The Government of Bosnia and Herzegovina participated in a USD 2.22 million regional program, funded by the Government of Germany and implemented by ILO-IPEC. The program aimed to combat the worst forms of child labor and was completed in July 2007.433

UNICEF is working in Bosnia and Herzegovina in assessing services available to trafficking victims to ensure that efforts to remove trafficked persons from exploitive situations do not result in further victimization. Specifically, UNICEF has worked to develop medical, legal, and counseling support services for children and minors.434


403 For statistical data not cited here, see the Data Sources and Definitions section. For data on ratifications and ILO-IPEC membership, see the Executive Summary. For minimum age for admission to work, age to which education is compulsory, and free public education, see Government of Bosnia and Herzegovina, The Labour Law (FBiH), Issue No. 43, (October 28, 1999), article 15. See also Government of Bosnia and Herzegovina, The Labor Law (RS), (November 8, 2000), article 14. See also U.S. Department of State, "Bosnia and Herzegovina," in Country Reports on Human Rights Practices – 2007, Washington, DC, March 11, 2008, section 5; available from http://www.state.gov/g/drl/rls/hrrpt/2007/100551.htm.

404 U.S. Department of State, "Country Reports – 2007: Bosnia and Herzegovina," section 6d.

405 U.S. Embassy – Sarajevo, reporting, March 7, 2007.

406 U.S. Department of State, "Country Reports – 2007: Bosnia and Herzegovina," section 6d.

407 United Nations Committee on the Rights of the Child, Concluding Observations on the Rights of the Child, Bosnia and Herzegovina, CRC/C/15/Add.260, September 21, 2005, para. 65; available from http://www.unhchr.ch/tbs/doc.nsf/898586b1dc7b4043c1256a450044f331/dd9baddc520d9878c1257018002db47e/$F ILE/G0544039.pdf.

408 U.S. Department of State, "Country Reports – 2007: Bosnia and Herzegovina," sections 5 and 6d.

409 U.S. Department of State, Trafficking in Persons Report-2007: Bosnia and Herzegovina, Washington, DC, June 12, 2007; available from http://www.state.gov/documents/organization/82902.pdf.

410 U.S. Department of State, Background Note: Bosnia and Herzegovina, [online] October 2007 [cited December 17, 2007]; available from http://www.state.gov/r/pa/ei/bgn/2868.htm.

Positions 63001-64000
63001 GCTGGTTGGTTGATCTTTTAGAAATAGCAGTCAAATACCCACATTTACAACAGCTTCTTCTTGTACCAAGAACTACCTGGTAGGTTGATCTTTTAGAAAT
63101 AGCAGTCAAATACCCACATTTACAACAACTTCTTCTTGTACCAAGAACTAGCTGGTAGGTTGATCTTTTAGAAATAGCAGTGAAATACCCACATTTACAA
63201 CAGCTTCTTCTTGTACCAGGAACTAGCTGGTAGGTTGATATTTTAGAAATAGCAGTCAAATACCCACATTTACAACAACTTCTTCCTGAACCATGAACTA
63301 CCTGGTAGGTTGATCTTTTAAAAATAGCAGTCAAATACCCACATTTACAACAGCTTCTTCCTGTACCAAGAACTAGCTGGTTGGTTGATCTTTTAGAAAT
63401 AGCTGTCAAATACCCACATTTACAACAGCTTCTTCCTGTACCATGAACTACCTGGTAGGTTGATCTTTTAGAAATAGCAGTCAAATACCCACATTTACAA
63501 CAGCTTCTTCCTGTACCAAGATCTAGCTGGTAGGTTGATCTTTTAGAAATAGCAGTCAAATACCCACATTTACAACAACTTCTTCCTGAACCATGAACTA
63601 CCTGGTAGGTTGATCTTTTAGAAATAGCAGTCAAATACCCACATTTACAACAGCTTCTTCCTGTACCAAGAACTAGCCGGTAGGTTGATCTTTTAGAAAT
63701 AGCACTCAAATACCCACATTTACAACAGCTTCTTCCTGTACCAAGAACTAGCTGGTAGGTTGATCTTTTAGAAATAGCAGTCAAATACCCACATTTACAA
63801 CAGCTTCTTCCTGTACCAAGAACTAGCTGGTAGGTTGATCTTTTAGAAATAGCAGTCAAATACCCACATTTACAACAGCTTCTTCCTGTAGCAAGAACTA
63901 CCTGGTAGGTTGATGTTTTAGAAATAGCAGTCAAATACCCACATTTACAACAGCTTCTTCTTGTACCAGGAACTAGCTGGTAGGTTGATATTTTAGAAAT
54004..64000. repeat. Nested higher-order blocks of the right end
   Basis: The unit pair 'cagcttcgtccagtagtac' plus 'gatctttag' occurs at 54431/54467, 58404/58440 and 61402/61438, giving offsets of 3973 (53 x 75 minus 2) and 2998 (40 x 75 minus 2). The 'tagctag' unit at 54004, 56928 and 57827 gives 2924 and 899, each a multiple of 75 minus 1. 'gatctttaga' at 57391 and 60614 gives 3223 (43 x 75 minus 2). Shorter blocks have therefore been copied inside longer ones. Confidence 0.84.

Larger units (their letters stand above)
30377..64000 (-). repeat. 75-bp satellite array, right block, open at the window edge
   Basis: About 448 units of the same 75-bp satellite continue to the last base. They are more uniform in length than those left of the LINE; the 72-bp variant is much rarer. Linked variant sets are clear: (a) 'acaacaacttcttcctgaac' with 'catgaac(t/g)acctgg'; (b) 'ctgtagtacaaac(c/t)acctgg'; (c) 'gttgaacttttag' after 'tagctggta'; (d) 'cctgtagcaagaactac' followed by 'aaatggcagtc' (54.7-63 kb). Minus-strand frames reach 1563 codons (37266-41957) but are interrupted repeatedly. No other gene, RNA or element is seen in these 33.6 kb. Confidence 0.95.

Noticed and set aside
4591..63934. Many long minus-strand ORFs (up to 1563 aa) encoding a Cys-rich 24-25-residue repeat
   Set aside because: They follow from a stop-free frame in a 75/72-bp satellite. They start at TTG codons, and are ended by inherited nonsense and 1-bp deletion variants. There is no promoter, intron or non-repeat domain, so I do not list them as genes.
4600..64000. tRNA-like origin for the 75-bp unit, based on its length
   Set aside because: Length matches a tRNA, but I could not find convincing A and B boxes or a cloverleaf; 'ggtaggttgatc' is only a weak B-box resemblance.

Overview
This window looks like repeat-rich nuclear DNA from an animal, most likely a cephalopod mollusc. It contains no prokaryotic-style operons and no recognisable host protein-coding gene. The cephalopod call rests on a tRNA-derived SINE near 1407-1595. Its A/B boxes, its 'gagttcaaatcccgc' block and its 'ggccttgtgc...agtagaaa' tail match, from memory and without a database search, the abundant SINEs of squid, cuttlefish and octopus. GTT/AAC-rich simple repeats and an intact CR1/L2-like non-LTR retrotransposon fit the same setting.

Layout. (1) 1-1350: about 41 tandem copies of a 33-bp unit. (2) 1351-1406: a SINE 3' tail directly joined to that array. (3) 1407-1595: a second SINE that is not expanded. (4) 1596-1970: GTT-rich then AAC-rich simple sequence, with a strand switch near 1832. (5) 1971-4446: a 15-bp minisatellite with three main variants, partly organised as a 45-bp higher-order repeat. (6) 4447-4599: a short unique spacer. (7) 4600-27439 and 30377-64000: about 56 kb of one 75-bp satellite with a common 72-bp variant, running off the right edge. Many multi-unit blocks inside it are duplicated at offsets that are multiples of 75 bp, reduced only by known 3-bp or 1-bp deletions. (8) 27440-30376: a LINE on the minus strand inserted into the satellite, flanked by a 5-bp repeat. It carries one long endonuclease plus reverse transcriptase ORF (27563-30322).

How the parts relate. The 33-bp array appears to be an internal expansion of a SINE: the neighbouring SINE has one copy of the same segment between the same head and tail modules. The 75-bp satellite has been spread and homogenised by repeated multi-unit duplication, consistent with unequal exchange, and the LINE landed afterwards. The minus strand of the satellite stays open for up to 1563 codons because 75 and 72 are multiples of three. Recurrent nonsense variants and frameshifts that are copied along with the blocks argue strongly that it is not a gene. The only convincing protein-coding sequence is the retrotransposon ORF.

411 Government of Bosnia and Herzegovina, Constitution of Bosnia and Herzegovina, (December 14, 1995), article III, section 3, para. b.; available from http://www.ohr.int/print/?content_id=372.

412 Government of Bosnia and Herzegovina, The Labour Law (FBiH), article 15. See also Government of Bosnia and Herzegovina, The Labor Law (RS), article 14.

413 Ibid.

414 Government of Bosnia and Herzegovina, The Labour Law (FBiH), articles 32 and 51. See also Government of Bosnia and Herzegovina, The Labor Law (RS), article 42.

415 Government of Bosnia and Herzegovina, The Labour Law (FBiH), articles 15 and 51. See also Government of Bosnia and Herzegovina, The Labor Law (RS), article 69.

416 Government of Bosnia and Herzegovina, The Labour Law (FBiH), article 36. See also Government of Bosnia and Herzegovina, The Labor Law (RS), article 46.

417 Government of Bosnia and Herzegovina, The Labour Law (FBiH), article 140. See also Government of Bosnia and Herzegovina, The Labor Law (RS), article 150.

418 U.S. Department of State, "Country Reports – 2007: Bosnia and Herzegovina," section 6c.

419 U.S. Central Intelligence Agency, The World Factbook: Military Service Age and Obligation, [online] [cited December 17, 2007]; available from https://www.cia.gov/library/publications/the-world-factbook/print/bk.html.

420 Government of Bosnia and Herzegovina, Criminal Code of the Federation of Bosnia and Herzegovina, (November 20, 1998), article 184; available from http://www.ohr.int/ohr-dept/legal/crimcodes/default.asp?content_id=5130#18. See also Government of Bosnia and Herzegovina, Criminal Code of the Republika Srpska (excerpts), (July 31, 2000), article 144; available from http://www.legislationline.org//legislation.php?tid=178&lid=2935.

421 Government of Bosnia and Herzegovina, Statute of the Brcko District of Bosnia and Herzegovina, (September 2000), article 209; available from http://www.ohr.int/ohr-dept/legal/const/doc/brcko-statute.doc. See also Government of Bosnia and Herzegovina, Criminal Code (FBiH), articles 224 and 228. See also Government of Bosnia and Herzegovina, Criminal Code of the Republika Srpska, (July 31, 2000), article 185; available from http://www.ohr.int/ohr-dept/legal/crim-codes/default.asp?content_id=5129.

422 Government of Bosnia and Herzegovina, Criminal Code (FBiH), articles 224 and 229.

423 Government of Bosnia and Herzegovina, Criminal Code (RS), article 188.

424 U.S. Department of State, "Country Reports – 2007: Bosnia and Herzegovina," section 6d.

425 Ibid., section 5. See also U.S. Embassy – Sarajevo, reporting. March 7, 2007.

426 U.S. Embassy – Sarajevo, reporting, March 3, 2008.

427 U.S. Department of State, Trafficking in Persons Report-2007: Bosnia and Herzegovina.

428 U.S. Embassy – Sarajevo, E-mail communication to USDOL official, July 22, 2008.

429 IOM, Counter-trafficking in BiH, [online] [cited December 17, 2007]; available from http://www.iom.ba/CT4.html. See also U.S. Department of State, Trafficking in Persons Report-2007: Bosnia and Herzegovina.

430 IOM, Counter-trafficking in BiH.

431 U.S. Department of State, "Country Reports – 2007: Bosnia and Herzegovina," section 5. See also U.S. Embassy – Sarajevo, E-mail communication, July 22, 2008.

432 U.S. Department of State, Trafficking in Persons Report-2007: Bosnia and Herzegovina.

433 ILO-IPEC Geneva official, E-mail communication to USDOL official, December 12, 2007.

434 UNICEF, FACTSHEET: TRAFFICKING The facts, [online] [cited December 17, 2007]; available from http://www.unicef.org/protection/trafficking.pdf.